To begin, I would like to thank all of you who contacted me recently regarding the Economic Stabilization Act, or the Bailout Bill, H.R. 1424.  Our offices in Washington, Boston, and Brockton received over 1,700 calls on this issue.

As you may be aware, I strongly opposed both the White House and Senate versions of the Bailout Bill.

Before I explain my reasons for my vote, I want to say that in searching for a solution to this crisis I approached this problem with two basic conditions:

• Doing nothing was not an option; however, neither was spending $700 billion to make things worse.

• We need a rescue plan that is targeted, effective, and fair.

In the end I truly believe that this was not the best plan.  Not even close.  Rather, this is the best plan the White House could come up with in 10 days.

Now for my reasons: first, I opposed the bailout because it required that you, the taxpayer, pay the entire cost of $700 billion. Conversely, Wall Street and the financial services industry are required to make no such contribution.

To be clear, there are some aspects of the bill with which I agreed.  However, this one simple fact, that the firms who led us into this mess and those who most directly benefit from this bailout are not being asked to pay any of the cost of their own rescue, is totally unfair and unacceptable.  In fact, it is this unfair one-sided burden on the taxpayer that truly makes the bill a bailout.

It is worth noting that after the stock market crashed back in 1929, Congress, in the Securities Exchange Act of 1934, required that Wall Street and the financial services industry make a meaningful contribution toward the task of repairing the damage that had been done.  Specifically, Congress required that Wall Street firms pay transaction fees based on the volume of stocks traded each day.  And for the past 75 years, those transaction fees contributed to the stabilization of the stock market. 

I supported the inclusion of an increase in these transaction fees in the Bailout Bill.  Unfortunately, neither Treasury Secretary Paulson nor Senate sponsors included such a requirement in the current bill, and the uphill efforts to do so by my friend and colleague Congressman Barney Frank were defeated.  Therefore, I could not support this bill.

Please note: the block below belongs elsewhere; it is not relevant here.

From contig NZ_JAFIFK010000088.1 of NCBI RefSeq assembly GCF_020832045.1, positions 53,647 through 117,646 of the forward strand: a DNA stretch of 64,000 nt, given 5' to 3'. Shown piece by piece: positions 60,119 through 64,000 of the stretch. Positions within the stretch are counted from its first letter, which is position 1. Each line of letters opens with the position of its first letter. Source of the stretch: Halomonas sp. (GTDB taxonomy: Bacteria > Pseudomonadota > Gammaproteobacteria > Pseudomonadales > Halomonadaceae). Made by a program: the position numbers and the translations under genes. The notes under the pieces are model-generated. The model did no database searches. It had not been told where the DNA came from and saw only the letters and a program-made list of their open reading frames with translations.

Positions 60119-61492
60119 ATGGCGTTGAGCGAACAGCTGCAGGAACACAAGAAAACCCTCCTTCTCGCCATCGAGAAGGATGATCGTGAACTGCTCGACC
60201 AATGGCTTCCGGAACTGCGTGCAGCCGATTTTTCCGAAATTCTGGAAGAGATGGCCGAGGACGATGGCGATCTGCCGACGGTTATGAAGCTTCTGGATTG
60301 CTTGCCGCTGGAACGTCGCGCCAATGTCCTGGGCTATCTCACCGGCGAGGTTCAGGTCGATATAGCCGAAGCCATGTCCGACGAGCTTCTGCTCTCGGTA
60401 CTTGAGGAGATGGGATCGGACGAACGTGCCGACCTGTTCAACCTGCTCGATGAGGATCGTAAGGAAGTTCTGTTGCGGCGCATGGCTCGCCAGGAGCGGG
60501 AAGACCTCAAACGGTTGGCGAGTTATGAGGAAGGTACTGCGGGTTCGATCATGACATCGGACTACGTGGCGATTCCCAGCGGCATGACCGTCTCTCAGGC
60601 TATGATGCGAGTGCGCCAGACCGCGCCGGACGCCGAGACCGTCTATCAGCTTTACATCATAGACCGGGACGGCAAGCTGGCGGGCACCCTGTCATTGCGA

Secondly, I also opposed the bill because it allows Secretary Paulson to purchase so-called Collateral Debt Obligations or CDO's as part of the bailout plan.  Many of these CDO'S are very complex and speculative instruments that should not be eligible for purchase as troubled assets under the bailout plan.

And thirdly, I refused to vote for this bill because I am very doubtful that this bailout will work as advertised.

It is important to remember that the underlying premise of the bailout is that Secretary Paulson will use your $700 billion in taxpayer money to purchase bad mortgages and toxic mortgage-backed securities and other distressed instruments from banks in order to remove them from the banks' balance sheets.  Theoretically, this will cause the banks to resume writing new mortgages and loans, thus boosting the economy.

However, what is less widely known is that:

• The market value for many of those abandoned properties that are attached to those bad mortgages has plummeted to the point that many have very little value in the current market and;

• In order to help the banks' financial positions, Secretary Paulson will be forced to overpay for those distressed securities. Otherwise, the banks would realize the true losses on those properties and remain illiquid or in some cases may become insolvent.

In recent hearings, Secretary Paulson conceded this point.

However, by overpaying for tens of thousands of abandoned and distressed properties, your $700 billion dollars will be spent more quickly, and the impact of the bailout will reach fewer banks and properties.

Meanwhile, the process of evaluating, buying, maintaining, and finally re-selling these properties is a massive and complicated undertaking.

This is not a quick shot in the arm.  It is not a panacea.  I believe we are in for a longer and more difficult road ahead than the proponents of the bailout have described.

I am also concerned that eventually, as the Government begins to sell these abandoned properties into weak regional housing markets, it will further depress prices which reduces the equity that nearby homeowners have in their homes, creating further downward pressure on the economy.

Recalling that the goal of the bailout plan is to free up the balance sheets of the banks in order to induce them to write additional mortgages and loans, I am doubtful that banks would increase lending under these circumstances.

In closing, I remain honored to represent you in the United States Congress.  I know there are many of you who disagreed with my vote. I deeply respect your opinions, and I continue to welcome your views.  I will continue to try to make the best decisions on your behalf in these challenging times.  As always, I will strive to meet your highest expectations.


Stephen F. Lynch